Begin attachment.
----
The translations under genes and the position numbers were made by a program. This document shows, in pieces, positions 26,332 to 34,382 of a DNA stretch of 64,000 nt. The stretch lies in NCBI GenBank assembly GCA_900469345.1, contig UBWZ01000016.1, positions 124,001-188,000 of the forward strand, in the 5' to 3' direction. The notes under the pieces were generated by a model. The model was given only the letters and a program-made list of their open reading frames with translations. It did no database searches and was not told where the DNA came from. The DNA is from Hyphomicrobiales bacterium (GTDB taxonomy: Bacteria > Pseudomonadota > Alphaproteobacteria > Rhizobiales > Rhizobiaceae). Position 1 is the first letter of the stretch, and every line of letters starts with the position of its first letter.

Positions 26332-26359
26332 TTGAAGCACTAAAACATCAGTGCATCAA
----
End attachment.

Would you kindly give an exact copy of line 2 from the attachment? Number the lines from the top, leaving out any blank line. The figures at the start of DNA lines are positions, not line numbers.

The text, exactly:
Positions 26332-26359